Analysis-Meloni in Italy faces reality as migrant flows rise unabated

By Crispian Balmer and Angelo Amante

ROME (Reuters) – Just as King Canute failed to hold back the seas, Prime Minister Giorgia Meloni has floundered in efforts to stem the flow of migrants to Italy since taking office last October.

Despite promises ahead of last year’s national elections that it would reduce immigration, the number of people crossing the Mediterranean in a flotilla of often decrepit old boats has doubled in the past nine months.

Also, under pressure from the business lobby, traditionally close to Meloni’s right-wing bloc, the government last week increased the number of migrants who can legally come to work in Italy as the population ages rapidly.

“The government is clearly not delivering on what it promised, but the parties in power are still seen by their electorate as much more reassuring than the left on immigration, so they don’t feel the pressure in the polls,” he said. said Mattia Diletti, professor of politics. at La Sapienza University in Rome.

Immigration is one of the biggest political issues in Europe and has played a major role in the rise of nationalist parties across the continent over the past decade. The failure of Meloni, a figurehead of the new right, to deliver on his promises underscores how intractable the problem is.

It’s not for lack of trying.

Since the start of 2023, Meloni has controversially limited the operations of charity rescue ships and increased penalties for smugglers after a shipwreck off southern Italy killed at least 94 people in February. She then declared a state of emergency in the face of the incessant arrival of mainly Africans.

All in nothing.

From January 1 to July 12, 73,414 migrants by boat reached Italy compared to 31,333 in the same period last year and more than for the whole of 2021, according to data from the Ministry of the Interior.

“There are no miraculous solutions to solve the migratory phenomenon,” Interior Minister Matteo Piantedosi acknowledged this month during a visit to the small island of Lampedusa, which saw 25 boat landings. distinct just on Tuesday.


As the 2022 elections approach, Meloni said she would impose a naval blockade to prevent boats leaving North Africa. But analysts say that would never happen for legal and ethical reasons.

Instead, Meloni sought to revive a 2017 deal with Libya that led to a huge reduction in departures, until the COVID-19 pandemic, which then reduced migrant flows to a trickle.

But the situation in North Africa has changed enormously in the past six years, says Matteo Villa, senior researcher at the ISPI think tank, which complicates efforts to retain people in search of a better and safer life. in Europe.

“Departures in 2017 were super concentrated in a few places west of Tripoli. Now that’s not the case anymore. People are also leaving from eastern Libya. So who are you talking to? ,” he said.

A further complication is that Tunisia has also become a major springboard for migrants, with just over half of all new arrivals to Italy this year departing from there, up from just 5% in 2017, despite hundreds of deaths. in the process.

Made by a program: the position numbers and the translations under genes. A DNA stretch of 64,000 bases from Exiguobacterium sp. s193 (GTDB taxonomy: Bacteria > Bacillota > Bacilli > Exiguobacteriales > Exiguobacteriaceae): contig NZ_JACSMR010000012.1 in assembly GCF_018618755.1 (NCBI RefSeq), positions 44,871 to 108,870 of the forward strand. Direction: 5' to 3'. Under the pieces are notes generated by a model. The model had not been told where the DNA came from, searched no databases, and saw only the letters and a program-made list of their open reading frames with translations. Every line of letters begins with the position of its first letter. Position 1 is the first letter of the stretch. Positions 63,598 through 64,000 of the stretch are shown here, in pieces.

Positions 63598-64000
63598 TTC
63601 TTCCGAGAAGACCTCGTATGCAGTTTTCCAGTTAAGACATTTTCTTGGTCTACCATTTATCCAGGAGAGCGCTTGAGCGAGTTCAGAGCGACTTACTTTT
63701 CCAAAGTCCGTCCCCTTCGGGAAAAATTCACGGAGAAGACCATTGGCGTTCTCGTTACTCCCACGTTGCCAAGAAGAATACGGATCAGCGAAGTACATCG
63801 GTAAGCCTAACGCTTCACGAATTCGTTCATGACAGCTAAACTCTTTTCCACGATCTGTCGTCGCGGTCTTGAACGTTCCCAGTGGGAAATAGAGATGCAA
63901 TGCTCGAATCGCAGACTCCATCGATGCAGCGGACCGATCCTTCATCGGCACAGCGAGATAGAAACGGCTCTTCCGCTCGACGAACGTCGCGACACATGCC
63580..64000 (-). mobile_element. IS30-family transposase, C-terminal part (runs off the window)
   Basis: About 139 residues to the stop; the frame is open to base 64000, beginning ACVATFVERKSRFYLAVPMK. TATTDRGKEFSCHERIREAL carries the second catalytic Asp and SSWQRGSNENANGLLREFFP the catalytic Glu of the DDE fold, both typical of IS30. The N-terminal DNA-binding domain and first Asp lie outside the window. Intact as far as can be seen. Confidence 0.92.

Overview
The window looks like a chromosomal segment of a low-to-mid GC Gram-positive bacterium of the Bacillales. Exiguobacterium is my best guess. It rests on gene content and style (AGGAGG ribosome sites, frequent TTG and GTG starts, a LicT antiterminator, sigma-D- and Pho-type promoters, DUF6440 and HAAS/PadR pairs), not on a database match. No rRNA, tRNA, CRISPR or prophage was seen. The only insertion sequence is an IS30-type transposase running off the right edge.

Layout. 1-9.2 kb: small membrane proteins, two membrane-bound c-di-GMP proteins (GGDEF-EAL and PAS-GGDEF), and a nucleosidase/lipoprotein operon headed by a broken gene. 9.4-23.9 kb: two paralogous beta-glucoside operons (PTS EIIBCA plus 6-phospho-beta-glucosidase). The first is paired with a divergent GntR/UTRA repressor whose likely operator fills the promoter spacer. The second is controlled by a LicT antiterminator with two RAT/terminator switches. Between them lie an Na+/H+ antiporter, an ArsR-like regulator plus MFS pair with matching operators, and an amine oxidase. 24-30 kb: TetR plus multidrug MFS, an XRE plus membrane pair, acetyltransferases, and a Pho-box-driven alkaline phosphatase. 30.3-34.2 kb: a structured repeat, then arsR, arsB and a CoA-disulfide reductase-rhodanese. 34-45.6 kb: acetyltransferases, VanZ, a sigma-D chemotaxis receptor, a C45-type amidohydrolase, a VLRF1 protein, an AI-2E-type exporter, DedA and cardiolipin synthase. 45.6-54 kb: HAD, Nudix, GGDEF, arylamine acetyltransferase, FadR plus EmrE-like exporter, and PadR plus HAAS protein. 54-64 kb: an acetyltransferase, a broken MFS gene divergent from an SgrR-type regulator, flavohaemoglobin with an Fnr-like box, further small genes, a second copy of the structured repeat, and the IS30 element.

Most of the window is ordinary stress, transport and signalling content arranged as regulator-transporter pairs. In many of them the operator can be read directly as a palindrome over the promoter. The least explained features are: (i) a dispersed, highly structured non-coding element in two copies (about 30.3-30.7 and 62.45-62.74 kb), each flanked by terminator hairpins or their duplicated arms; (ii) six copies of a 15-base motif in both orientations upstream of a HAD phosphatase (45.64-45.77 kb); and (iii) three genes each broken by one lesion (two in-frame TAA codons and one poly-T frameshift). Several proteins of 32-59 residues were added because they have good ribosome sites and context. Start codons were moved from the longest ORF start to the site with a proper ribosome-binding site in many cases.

Meloni visited Tunisia twice last month, seeking progress in releasing loans she says are needed to avert a financial crisis that could trigger a tsunami of departures.

She was accompanied on her second trip by European Commission President Ursula von der Leyen and Dutch Prime Minister Mark Rutte, underscoring pan-European concern over the situation in Tunisia and the rising tide of migrant landings.


A fierce critic of Brussels before coming to power, Meloni has been much more pragmatic since becoming prime minister, working actively with the European Commission to overhaul the way migrants are relocated across the continent.

The pact is expected to go into effect this year, despite opposition from Rome’s right-wing allies in Poland and Hungary. However, a review of migrant flows across Europe over the past decade suggests that Italy may not benefit in the way Meloni hopes.

At present, many of those arriving in Italy head immediately to wealthier northern Europe, which means Rome has to process fewer asylum seekers than many EU partners – a figure representing 0.16% of its total population over the past 12 months against a European average of 0.22%, according to the ISPI.

“Between 2012 and 2021, one million people landed in Italy. We estimate that 700,000 moved,” said ISPI’s Villa.

Many companies could have done away with this workforce, a message that is getting through to the government.

Last week it announced it would issue 452,000 new work visas for third-country nationals from 2023 to 2025, increasing the number of permits available each year to a peak of 165,000 in 2025. In 2019, before than COVID hits, Italy has only issued 30,850 visas.

Seeking to appease anti-immigrant supporters, the government has hinted it is acting with restraint, saying businesses and unions applied for 833,000 permits in the 2023-2025 period.

Business leaders have welcomed the initial increase, but say more will be needed to address a long-standing demographic decline.

“Everyone knows now that we have a shortage of skilled and general labour,” said Michelangelo Agrusti, head of a Confindustria business federation in northeastern Italy.

(Reporting by Crispian Balmer and Angelo Amante; Editing by Alex Richardson)

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